Fire your in-house QA team immediately
Now that I’ve got your attention, don’t fire your QA team. Instead consider the enclosed thoughts on how a manual testing process may be hurting the overall quality of your product and skills advancement of your engineering team.
Let’s explore two extremes on the spectrum of manual quality assurance.
Scenario 1: Terrible at communicating requirements
If you have little to no documentation, or are admittedly bad at communicating test requirements, your testers are probably serving as product managers, with bad timing, more so than ensuring your product meets a clear standard of quality.
You may experience an overall quality lift from this scenario, but it will come at a greater cost that manifests itself in decreased project timeliness, increased friction between testers and engineers, and a lot of discussion about “scope creep” among project stakeholders.
When your testing staff is asked to test software without a clearly defined set of expectations and behaviors, they may feel compelled to engage in exploratory testing in which they consider new scenarios and assert their own expectations of the software behavior. Any violations of these newly formed expectations may turn up as defect reports in your project management tracking system. When defects are reported by testers they require further research and resolution; a process that involves testers, engineers, designers, and project stakeholders.
Effort spent deciding if a defect report is related to a current feature, new feature, or not a defect at all is costly. Reduce these conversations where possible.
Scenario 2: Terrific at communicating requirements
If you are great at communicating test requirements, and still rely exclusively on manual testing, you may be losing valuable opportunities to speed up your product development velocity with little effort.
Whether your impressive requirements documentation process begins before, during, or after engineering, it consumes a lot of energy and time. The documents are a thorough accounting of each of the scenarios your product expects, and more it doesn’t. For each of these scenarios, you’ve likely made clear indications about the inputs, actions, and expected output.
While this level of detail is thorough and yields better clarity of the quality of your product, it is still limited by the number of team members tasked with executing the scripts. Additionally, on-boarding new test runners requires valuable time from your most experienced team members.
Start today, improve tomorrow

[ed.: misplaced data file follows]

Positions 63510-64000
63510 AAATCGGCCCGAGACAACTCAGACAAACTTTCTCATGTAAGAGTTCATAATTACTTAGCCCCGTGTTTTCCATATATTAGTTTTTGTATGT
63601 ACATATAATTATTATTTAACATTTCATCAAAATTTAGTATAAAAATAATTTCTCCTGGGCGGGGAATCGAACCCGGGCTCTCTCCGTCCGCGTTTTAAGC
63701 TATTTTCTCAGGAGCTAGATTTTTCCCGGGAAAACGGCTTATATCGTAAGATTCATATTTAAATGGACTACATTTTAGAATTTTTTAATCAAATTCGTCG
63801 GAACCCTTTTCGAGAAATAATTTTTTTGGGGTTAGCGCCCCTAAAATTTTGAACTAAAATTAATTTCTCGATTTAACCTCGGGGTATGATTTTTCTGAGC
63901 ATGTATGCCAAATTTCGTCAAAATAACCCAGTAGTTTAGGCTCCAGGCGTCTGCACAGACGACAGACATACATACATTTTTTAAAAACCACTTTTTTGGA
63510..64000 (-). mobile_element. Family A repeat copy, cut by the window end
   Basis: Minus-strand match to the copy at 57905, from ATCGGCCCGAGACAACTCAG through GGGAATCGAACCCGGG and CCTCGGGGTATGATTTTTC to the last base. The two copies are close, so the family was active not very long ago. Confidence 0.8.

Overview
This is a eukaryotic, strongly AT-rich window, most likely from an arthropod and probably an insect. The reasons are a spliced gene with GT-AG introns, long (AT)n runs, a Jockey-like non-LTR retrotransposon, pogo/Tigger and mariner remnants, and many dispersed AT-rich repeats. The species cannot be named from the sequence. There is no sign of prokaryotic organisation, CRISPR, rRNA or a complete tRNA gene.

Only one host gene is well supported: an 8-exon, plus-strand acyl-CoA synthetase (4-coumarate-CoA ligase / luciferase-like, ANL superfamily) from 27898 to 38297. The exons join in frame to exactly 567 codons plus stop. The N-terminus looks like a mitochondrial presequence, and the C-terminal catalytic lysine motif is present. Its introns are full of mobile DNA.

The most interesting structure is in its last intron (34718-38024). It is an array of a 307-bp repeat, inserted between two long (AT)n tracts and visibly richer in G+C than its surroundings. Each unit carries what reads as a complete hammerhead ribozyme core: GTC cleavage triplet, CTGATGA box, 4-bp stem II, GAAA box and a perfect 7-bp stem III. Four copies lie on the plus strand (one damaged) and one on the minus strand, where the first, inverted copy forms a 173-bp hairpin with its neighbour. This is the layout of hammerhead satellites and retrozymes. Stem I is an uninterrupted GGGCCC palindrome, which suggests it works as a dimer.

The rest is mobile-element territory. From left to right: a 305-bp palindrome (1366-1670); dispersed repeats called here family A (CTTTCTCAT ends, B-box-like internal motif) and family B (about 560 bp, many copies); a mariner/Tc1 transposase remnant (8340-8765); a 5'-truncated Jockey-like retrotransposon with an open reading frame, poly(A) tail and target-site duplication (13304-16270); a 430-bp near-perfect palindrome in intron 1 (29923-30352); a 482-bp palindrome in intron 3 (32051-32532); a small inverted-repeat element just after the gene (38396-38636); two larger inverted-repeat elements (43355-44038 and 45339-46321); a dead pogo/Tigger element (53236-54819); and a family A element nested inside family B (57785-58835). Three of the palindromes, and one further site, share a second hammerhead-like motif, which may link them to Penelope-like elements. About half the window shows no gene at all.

If you identify with Scenario 1, Scenario 2, or more likely somewhere in between, you need to consider the benefits of putting your testing on auto-pilot and still improve overall product quality; work towards a reality where you can stop manual testing altogether.
The first step in achieving this involves moving the responsibility of test creation and execution to the engineers. Quality engineers want to test their code and appreciate the value of a well-maintained automated test suite. A great test suite will communicate software requirements to new engineers, speedup defect research and resolution, and give your project stakeholders a tangible list of metrics to communicate the health of a product.
Your engineers build quality code. Encourage them to build quality tests; they can do it.
After your engineering team assumes responsibility for writing and executing tests, give them time to configure and automate a test environment. This environment will serve as an unbiased, on-demand army of testers who report defects for documented expectations or configuration issues; the types of things you don’t want your customers seeing. A testing server will be a fraction of the cost compared to a person and can perform exponentially more tests.
Configuring your first test environment won’t fit into your revenue generating project plans, but give it the room and time to evolve; it’s an operational investment worth making.
Refine human contributions
If the engineers are testing now, its time to fire the QA team right? Don’t do it! They are valuable members of the team and their skills can be focused on assisting this new automated test culture.
Some of your testing team members are analytical, thoughtful and have proven track record of being full of valuable insights. Focus their energy on the planning phase of your product development sprint. I am sure they can help surface the edge cases and scenarios that matter to your customers; the engineers would love to have those itemized ahead of time anyway. I am sure they can even help to convert your manual test scripts into an automation friendly format, like Gherkin or other BDD test format.
Others on the testing team have an affinity for the process of executing tests and reporting results to the rest of the team. Empower these team members to continue adding value in this capacity, but by managing and maintaining test environments, observing builds, and making operational improvements to your testing infrastructure.
Rinse and repeat
Testing is an incredibly important part of the product development process and as software continues to improve so do the tools and practices built to support it. Make a few small steps in the direction of of an automated testing culture everyday; the results may just surprise you.
Originally published on stevenmaguire.com.